Since colonizing land at least 475 million years ago, plants have diversified into roughly 290,000 living species.
Plants supply oxygen and are the ultimate source of most food eaten by land animals.
Green algae called charophytes are the closest relatives of land plants.
Note that land plants are not descended from modern charophytes, but share a common ancestor with modern charophytes.
Land plants share key traits only with green algae charophytes:
DNA comparisons of both nuclear and chloroplast genes.
Rose-shaped complexes for cellulose synthesis.
Peroxisome enzymes - minimize loss from photorespiration.
Structure of flagellated sperm.
Formation of a phragmoplast - allignment of cytoskeletal elements and Golgi vesicles for cell plate.
Rosette cellulose-synthesizing complexes Found only in land plants and charophycean green algae
In green algae charophytes a layer of a durable polymer called sporopollenin prevents dehydration of exposed zygotes.
The movement onto land by charophyte ancestors provided advantages: unfiltered sun, more plentiful CO2, nutrient-rich soil, and few herbivores or pathogens.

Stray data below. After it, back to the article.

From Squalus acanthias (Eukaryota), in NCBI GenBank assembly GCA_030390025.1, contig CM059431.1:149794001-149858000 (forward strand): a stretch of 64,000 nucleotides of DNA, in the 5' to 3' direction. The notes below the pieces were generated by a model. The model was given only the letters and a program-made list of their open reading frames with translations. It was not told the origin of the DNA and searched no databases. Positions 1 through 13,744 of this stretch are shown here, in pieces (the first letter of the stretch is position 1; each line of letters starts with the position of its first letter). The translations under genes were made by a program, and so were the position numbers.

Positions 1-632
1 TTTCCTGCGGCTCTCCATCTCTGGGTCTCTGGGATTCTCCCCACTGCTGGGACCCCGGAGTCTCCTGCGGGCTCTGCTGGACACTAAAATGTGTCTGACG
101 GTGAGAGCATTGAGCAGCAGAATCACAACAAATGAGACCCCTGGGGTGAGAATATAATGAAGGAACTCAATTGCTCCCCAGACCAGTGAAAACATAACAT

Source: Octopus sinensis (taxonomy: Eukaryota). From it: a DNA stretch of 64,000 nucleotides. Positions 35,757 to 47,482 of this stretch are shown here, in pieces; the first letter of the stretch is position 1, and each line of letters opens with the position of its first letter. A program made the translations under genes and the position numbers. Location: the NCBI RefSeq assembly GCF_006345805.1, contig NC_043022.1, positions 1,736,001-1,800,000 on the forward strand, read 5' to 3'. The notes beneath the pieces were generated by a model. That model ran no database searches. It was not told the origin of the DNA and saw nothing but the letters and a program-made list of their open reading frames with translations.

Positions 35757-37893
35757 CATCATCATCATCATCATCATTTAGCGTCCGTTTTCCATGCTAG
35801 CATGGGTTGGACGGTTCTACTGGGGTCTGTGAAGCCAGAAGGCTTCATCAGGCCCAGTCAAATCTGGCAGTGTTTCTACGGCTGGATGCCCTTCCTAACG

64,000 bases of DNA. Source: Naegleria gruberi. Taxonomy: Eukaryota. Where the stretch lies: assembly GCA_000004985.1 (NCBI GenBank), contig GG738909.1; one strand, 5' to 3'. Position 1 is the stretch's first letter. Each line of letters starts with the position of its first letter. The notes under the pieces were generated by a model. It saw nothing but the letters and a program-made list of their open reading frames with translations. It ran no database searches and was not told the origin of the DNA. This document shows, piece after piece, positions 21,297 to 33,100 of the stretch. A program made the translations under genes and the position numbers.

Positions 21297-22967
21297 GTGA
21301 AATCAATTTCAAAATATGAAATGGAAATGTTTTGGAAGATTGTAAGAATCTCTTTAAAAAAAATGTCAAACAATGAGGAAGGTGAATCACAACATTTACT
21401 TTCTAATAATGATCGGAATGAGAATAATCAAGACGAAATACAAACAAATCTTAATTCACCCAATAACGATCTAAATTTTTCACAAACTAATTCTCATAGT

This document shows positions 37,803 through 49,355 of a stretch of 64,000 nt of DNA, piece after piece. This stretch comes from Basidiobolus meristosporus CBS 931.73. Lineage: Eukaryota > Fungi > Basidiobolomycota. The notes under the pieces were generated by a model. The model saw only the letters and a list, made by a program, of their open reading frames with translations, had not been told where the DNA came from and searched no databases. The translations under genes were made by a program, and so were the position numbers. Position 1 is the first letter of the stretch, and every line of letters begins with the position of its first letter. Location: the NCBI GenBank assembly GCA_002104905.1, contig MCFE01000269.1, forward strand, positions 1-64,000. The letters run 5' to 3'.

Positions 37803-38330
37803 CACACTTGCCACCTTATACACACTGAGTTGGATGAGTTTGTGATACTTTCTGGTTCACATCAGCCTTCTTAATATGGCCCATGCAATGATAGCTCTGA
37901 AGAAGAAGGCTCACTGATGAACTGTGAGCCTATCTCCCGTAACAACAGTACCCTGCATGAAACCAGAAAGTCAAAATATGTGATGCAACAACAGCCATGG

Land presented challenges: a scarcity of water and lack of structural support.
Three Clades are candidates for Plant Kingdom
A cuticle and secondary compounds evolved in many plant species. Symbiotic associations between fungi and the first land plants may have helped plants without true roots to obtain nutrients.
Four key derived traits of plants are absent in the green algae charophytes:
Alternation of generations - with multicellular, dependent embryos.
Walled spores produced in sporangia
Alternation of Generations and Multicellular Dependent Embryos
The multicellular gametophyte is haploid and produces haploid gametes by mitosis.
Fusion of the gametes gives rise to the diploid sporophyte, which produces haploid spores by meiosis.